Hello, Here Are Opinions No One Asked For

So, here I stand upon the proverbial internet roof and yell my presence to anyone who may listen. It’s difficult to write a sufficiently engaging introductory post without it feeling a lot like an AA meeting so I think I will follow that format, for now. Let’s get into an uncomfortably stare-y circle and make horrible eye contact as we get to know each other.

Hi, my name is Megan, and I am an Internet Narcissist with a chronic case of Word Vomit.

Hopefully your little reading voice chimed back a half enthusiastic, “Hey Megan!” – if it didn’t, you are clearly unversed in AA meeting etiquette and I invite you to reread my name introduction until your reading voice has gotten some manners.

Yes, I am an Internet Narcissist in many regards. I post often about everything and anything so thereby it is only right that I complete the transfiguration; from a lowly female with lots of internet opinions, to an Impressively Knowing and Intellectual Blogger. I didn’t choose this lifestyle – it chose me (after I sat and fiddled with buttons and menus until I made the ugliest home page possible, gave myself an @ name, and hurriedly told my friends to address me by said lifestyle title).

On this brand new, exciting, shiny (and only SLIGHTLY shite) blog, I’m going to talk about a multitude of topics: from my own personal experience as a student living on Rustler’s burgers, dirty looks from my disgusted peers and pints; to pop culture and politics; and other miscellaneous subject matters I just generally think I should spew word vomit on.

No: no one asked for my opinion, but when has that stopped me before? I hope it’s slightly amusing for anyone who peaks on it and I’m sorry in advance for being a grumpy guts.

 

 

 

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Piece of Poop Poetry: Lost Boy

It’s been a long time since my last edition of self indulgent word vomiting, so what better way to make my comeback with some piece of poop poetry.

This poem in particular I wrote some time ago when I was feeling very mushy about attitudes to dating in modern society. Since we live in a time of tinder dates and ghosting, the understanding of romantic love has altered and changed. Modern love has became really tricky to capture. The lines between romantic feeling and lust have became increasingly blurred through advances in technology.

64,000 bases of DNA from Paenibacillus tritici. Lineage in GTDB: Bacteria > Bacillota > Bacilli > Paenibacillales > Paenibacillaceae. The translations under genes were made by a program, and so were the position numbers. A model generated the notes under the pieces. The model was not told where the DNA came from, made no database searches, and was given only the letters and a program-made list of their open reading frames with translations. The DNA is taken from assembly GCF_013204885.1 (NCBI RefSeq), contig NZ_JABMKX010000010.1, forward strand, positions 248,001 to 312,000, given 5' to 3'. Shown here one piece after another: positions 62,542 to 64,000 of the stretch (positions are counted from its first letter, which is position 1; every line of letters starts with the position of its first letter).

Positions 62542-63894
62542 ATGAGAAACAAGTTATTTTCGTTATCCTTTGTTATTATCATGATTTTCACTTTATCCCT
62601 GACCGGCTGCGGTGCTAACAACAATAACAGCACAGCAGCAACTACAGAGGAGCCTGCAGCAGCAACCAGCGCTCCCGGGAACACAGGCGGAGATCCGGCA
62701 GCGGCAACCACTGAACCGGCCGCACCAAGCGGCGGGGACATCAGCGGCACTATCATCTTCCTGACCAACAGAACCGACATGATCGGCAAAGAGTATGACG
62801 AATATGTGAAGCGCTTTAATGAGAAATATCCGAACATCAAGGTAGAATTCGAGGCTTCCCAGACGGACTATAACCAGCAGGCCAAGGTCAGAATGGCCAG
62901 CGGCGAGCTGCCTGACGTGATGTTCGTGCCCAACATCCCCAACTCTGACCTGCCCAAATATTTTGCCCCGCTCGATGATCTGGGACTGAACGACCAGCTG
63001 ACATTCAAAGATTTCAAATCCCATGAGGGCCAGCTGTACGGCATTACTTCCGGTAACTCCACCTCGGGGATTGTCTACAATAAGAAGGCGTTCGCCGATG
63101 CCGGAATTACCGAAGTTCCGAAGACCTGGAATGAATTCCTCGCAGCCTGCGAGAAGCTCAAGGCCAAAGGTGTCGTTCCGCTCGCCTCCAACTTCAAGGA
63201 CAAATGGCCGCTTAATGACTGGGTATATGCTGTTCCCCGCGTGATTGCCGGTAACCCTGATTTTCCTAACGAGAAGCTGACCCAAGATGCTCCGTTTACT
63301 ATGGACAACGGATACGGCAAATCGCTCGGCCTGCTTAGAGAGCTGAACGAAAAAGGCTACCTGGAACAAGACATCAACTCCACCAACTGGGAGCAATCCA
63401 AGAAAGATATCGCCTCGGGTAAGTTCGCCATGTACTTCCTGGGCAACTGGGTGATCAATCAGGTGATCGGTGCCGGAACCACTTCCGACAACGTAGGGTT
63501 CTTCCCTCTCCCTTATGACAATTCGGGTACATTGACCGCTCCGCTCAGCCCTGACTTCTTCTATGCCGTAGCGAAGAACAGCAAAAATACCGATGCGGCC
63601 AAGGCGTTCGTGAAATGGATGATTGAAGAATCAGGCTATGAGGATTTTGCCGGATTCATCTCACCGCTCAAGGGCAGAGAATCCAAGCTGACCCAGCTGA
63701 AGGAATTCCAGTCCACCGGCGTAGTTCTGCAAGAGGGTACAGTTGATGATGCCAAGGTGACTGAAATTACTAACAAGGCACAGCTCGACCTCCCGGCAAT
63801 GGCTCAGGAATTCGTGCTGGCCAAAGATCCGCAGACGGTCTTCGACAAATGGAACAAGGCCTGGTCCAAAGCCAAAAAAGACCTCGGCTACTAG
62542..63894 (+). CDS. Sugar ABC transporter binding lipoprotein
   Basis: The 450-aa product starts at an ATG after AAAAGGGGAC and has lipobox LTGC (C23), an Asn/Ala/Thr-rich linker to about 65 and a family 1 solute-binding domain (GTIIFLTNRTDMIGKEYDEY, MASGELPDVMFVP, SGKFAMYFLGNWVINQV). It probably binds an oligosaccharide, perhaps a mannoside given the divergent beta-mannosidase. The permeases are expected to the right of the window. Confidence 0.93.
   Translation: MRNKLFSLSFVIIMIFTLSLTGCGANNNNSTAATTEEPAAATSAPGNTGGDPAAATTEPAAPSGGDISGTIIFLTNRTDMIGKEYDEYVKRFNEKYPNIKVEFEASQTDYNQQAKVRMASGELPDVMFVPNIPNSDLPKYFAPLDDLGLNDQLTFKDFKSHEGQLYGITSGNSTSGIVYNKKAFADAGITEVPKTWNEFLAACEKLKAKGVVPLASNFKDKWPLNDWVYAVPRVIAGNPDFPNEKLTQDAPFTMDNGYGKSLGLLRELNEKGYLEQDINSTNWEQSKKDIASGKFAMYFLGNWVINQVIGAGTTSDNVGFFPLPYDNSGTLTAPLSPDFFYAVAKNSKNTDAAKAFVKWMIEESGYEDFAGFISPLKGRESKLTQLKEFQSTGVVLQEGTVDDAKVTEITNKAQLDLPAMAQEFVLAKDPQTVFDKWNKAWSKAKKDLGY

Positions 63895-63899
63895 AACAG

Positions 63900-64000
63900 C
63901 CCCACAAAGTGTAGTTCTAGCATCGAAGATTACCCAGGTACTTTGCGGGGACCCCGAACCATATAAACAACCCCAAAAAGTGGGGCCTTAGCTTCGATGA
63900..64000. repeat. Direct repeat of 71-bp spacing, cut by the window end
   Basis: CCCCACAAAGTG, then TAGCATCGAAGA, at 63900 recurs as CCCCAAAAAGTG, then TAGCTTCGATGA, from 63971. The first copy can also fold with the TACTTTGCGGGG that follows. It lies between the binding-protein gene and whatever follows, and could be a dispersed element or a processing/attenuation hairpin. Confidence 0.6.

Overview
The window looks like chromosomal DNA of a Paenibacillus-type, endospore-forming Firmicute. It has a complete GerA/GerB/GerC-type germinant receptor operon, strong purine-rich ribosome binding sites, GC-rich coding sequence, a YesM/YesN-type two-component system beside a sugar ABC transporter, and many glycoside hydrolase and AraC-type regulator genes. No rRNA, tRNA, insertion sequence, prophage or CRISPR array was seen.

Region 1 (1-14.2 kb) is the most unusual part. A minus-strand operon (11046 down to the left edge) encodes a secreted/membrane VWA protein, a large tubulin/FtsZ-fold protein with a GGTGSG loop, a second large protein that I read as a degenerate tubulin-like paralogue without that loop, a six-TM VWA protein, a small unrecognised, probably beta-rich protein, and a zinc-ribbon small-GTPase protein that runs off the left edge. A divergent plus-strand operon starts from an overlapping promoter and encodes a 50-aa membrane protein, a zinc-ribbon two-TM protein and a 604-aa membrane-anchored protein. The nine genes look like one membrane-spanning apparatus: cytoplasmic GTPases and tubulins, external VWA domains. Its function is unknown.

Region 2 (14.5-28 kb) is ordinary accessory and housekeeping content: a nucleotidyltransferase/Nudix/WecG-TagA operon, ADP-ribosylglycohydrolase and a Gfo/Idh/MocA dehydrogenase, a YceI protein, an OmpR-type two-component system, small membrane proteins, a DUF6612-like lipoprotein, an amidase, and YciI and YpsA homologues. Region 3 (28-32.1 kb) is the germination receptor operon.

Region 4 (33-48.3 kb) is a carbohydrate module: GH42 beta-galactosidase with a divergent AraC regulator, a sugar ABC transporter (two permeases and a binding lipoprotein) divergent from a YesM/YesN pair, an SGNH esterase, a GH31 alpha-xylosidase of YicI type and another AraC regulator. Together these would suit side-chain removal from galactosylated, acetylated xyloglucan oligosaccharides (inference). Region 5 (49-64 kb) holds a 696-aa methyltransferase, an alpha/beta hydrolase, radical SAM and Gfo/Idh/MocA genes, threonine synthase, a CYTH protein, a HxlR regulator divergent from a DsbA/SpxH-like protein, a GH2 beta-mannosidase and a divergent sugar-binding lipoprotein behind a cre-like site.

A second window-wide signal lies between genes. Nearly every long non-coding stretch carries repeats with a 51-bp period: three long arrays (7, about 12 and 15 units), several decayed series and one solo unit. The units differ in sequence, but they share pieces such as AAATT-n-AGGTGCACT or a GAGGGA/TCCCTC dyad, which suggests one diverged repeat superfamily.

In other words: as a mopey water sign I had to have a go at romanticising fuckboy culture between bouts of imploring my girlfriends to explain just what that last text meant from that guy.

I hope everyone has been very well and treating themselves kindly! Without further verbosity, here is my wee poem.

Lost Boy

What to do when love is not lost or found?

It’s skirting around the corners of the bed frame

In reach and not exclusive to one.

I can’t express hurt when wounds haven’t been inflicted-

Breast bare and plateless and eager for the pain of yesterday.

But yesterday’s don’t happen

Because we are living in todays.

I want to feel the fires of catharsis because that’s the only thing I know

– so what do I do when you won’t burn me?

Instead: cups of pasta and glasses of wine.

It doesn’t hurt me

But the ghost palms of the past are forged into fists.

We exist in a state of now:

I breathe you now

I think you now

I laugh you now;

What to do when

I don’t know what’s in your chest

but I know what’s in your eyes?

Kindness without cruelty and a whisper of maybe.

I don’t know.

And I don’t need to know.

Found yet lost

and yet feet first in the middle of here.

Note to Self: My Two Decades Worth of Learns

Getting older is a total drag and a bit-slightly melty for all involved. And all are involved. It’s easy to get really down in the dumps about the whole ordeal when in reality, it doesn’t really matter that much.

Well, bar all the things about ageing that matter loads (see brains turning into old mush and skin sagging into folds and limbs turning into human spaghetti). What I mean is: at least it’s happening to all of us at the same time. That’s kind of reassuring.

Instead of panicking about becoming prune people, let’s try and put a positive spin on the whole macabre process. Life is a learning curve after all. So, what have I learned in my two decades worth of wandering around and having a breathe?

Here’s the list I’ve managed to compile, whilst eating quite a few Jaffa cakes. I hope it makes for a pleasant read for anyone having a quarterlife crisis and assures you that no, I don’t really know what I’m doing either. No one really does.

1. Kiwis aren’t meant to make your tongue feel itchy

Now this may seem like a weird one to start off on but this really shook me to my core when I found this out. I’ve always loved kiwi fruits and found them to be a tasty little snack. Zesty and fun, in many ways I aspired to be the kiwi fruit. One evening, when enjoying my itchy tongue inducing friend, I told my parents how fun the sensation in my mouth parts was and asked what made the kiwi so different and sensory.